2. Thanks for this great comment Ben.

    I should note — though it’s probably clear from the footnotes — that the above post is a chunk lifted straight out of the last chapter of my dissertation, which I am revising now. And your point #1, above, is a major concern of the chapter. (The fact that I have just dropped a chunk of my dissertation onto the blog lets you know that (a) I am running on empty in terms of blog ideas and (b) I’m so damn ready to have this thing done and out of my hands. These two facts may be related.)

    As to point #2, I am on board with people not being so curmudgeonly about Clark Kerr. His vision wasn’t perfect by any means, but it was a far sight better for the citizens of California than what is happening now, and it is absolutely not the case that Kerr’s multiversity would lead inevitably to the neoliberal monstrosity that higher education has become.

    On #3 — This is an important point, and this is why critiques like Kimball’s (or Sykes’s) strike a chord: the general public expectation of the professoriate, or the general image, is really of professors as first and foremost teachers. There are pressures upon the professoriate to valorize other aspects of academic work not just ahead of but really instead of teaching, and I think that’s not good in the long run for academic culture, never mind for any sense of connection between the academy and the culture beyond it.

    • Clark Kerr is a major part of Ethan Schrum’s work/dissertation, which is currently becoming a book, and seems to needed/wanted by us—whether or not we my agree or disagree with his narrative. The conversation on Clark needs a new first down, if not a touchdown. – TL

  3. Very interesting post, like always. The connection is fascinating, but I am not so sure about the formal similitude argument. Like you point out yourself, the problem that radical student movements in the 60s–in the US and beyond–had with higher education was with how its structures reproduced–politically, economically, culturally–the status quo, be it the arms race, imperialism or classism (and later, racism, sexism). These issues were precisely what, from their perspective, should ground “debate and controversy” in general, be it through research or in teaching. The question, I think, was not so much about if the research agenda dominated or complemented teaching–can one actually separate research from teaching? in the radical vision, no–but more about opposing a state-determined technocratic agenda through an agenda for radical emancipation, which included breaking away with the “pedantic dull” authorities that ruled the world of higher ed. But maybe there’s more I am missing, context wise, about the radicals’ discourse on education. Obviously, much of their critique applies to the university of today, how even so-called radical politics has become another value to be measured away by the university’s number crunching structures of knowledge production.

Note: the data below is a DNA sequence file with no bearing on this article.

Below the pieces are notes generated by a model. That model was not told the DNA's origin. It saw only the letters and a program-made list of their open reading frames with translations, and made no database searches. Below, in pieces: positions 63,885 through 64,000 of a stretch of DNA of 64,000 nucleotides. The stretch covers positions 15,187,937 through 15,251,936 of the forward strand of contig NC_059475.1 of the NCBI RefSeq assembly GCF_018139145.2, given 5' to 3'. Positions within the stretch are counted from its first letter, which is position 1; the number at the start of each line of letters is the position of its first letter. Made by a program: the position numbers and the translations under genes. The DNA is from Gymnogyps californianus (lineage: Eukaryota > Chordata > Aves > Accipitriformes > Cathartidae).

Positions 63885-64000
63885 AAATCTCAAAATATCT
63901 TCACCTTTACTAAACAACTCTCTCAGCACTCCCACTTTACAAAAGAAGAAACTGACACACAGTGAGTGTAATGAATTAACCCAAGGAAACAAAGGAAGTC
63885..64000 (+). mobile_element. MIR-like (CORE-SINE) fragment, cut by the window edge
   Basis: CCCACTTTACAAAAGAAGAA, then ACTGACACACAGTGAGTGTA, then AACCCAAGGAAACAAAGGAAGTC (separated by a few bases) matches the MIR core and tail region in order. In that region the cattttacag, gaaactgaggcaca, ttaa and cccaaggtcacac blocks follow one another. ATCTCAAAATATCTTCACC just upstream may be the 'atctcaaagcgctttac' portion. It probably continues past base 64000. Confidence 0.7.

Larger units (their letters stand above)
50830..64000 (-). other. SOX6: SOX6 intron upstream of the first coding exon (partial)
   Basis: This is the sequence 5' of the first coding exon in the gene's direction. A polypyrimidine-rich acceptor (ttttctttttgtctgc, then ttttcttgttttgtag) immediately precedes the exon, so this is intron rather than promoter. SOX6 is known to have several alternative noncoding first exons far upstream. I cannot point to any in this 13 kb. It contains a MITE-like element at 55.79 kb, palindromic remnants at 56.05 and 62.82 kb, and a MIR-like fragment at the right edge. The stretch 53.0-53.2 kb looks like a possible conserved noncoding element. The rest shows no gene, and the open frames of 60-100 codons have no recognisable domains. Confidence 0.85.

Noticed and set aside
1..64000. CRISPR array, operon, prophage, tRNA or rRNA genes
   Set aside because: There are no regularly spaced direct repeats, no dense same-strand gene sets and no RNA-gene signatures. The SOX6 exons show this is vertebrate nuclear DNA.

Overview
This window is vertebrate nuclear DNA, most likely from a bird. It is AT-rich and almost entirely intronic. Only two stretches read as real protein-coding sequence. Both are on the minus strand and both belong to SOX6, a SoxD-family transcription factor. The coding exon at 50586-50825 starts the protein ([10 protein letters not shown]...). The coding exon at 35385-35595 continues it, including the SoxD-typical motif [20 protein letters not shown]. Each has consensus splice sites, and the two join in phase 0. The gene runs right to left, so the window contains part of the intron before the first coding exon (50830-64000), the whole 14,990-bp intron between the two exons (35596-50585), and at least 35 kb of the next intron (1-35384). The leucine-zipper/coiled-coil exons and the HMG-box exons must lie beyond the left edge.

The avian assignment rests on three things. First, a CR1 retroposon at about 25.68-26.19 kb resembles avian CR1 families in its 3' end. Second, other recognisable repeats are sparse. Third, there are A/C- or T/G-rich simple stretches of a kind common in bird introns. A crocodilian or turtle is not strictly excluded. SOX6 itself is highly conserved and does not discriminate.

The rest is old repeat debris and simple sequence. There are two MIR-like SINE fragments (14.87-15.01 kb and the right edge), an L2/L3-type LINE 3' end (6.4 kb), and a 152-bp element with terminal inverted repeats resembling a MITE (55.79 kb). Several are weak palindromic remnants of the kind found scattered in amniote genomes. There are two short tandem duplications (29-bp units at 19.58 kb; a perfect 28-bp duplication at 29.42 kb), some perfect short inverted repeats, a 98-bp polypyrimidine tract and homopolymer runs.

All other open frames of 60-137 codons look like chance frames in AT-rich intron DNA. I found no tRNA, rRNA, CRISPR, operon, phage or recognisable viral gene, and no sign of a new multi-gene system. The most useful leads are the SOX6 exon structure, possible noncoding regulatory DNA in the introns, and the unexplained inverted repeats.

This topic makes me think of a review I recently read on Wendy Brown’s latest book, Undoing the Demos: Neoliberalism’s Stealth Revolution. Media theorist McKenzie Wark argues in the review that Brown ignores the transformational impact of information on how the neoliberal state and economy work. Towards the end he points out how there’s a whiff of nostalgia in Brown’s book for the postwar university that has since the seventies been been absorbed by the neoliberal model, corporatized, etc. Wark says he doesn’t share this nostalgia because he doesn’t see the contemporary model emerge from nowhere; he actually links it to the very same structures that, as he admits, “delivered a broadened liberal arts education.”

    I found his argument quite powerful, especially since the nostalgic discourse he criticizes is a convention of much critiques of the corporatization of higher ed (including mine).

    I am copying below the paragraphs that discuss these points, the article can be found here: http://www.publicseminar.org/2015/08/on-wendy-brown/

    “A liberal arts education was one appropriate to free men, not slaves. It lifted a student’s sights from the immediate and local to wider horizons. For Brown, the extension of such an education beyond a narrow elite was a significant achievement of postwar America. But one might wonder here, as in the ancient context, how citizenship is connected to war. The GI Bill could be seen as a way of recognizing and also defusing the demands the citizen-soldier makes on the polity it has risked itself defending. One might question how much this concern for educating citizens was a cold war project, sustained by the Soviet ‘menace’. And one might also ask if it already had an economic rationale, in turning out labor with the broader ‘skill set’ for a more complex and increasingly information-driven economy.

    Perhaps it is also worth recalling that the postwar university was a complex beast. In part it delivered a broadened liberal arts education. But it was also the heart of the military-industrial complex, from which today’s military-entertainment complex was born. (Not to mention a parallel medical-industrial one). From wartime through to the seventies, the state funded basic research, much of it on the Pentagon’s dime, contributing to a common stock of innovation. The crucial change was to allow universities to own the intellectual property they created, which put places like Stanford and MIT into the information business in an unprecedented way.

    Perhaps it is because I am not a product of it that I am not so enamored of the myth of the great American university. It is, after all, where one of the two branches of neoliberalism in Foucault’s account actually came from. It was not just a safe-haven for humanisms, of the homo politicus variety and otherwise. Brown: “Even its critics cannot see the ways in which we have lost a recognition of ourselves as held together by literatures, images, religions, histories, myths, ideas, forms of reason, grammars, figures and languages. Instead, we are presumed to be held together by technologies and capital flows. That presumption, of course, is at risk of becoming true, at which point humanity will have entered its darkest chapter ever.” (188) To me this sounds like that old discourse my New School colleague Mark Grief identifies as the ‘crisis of man’.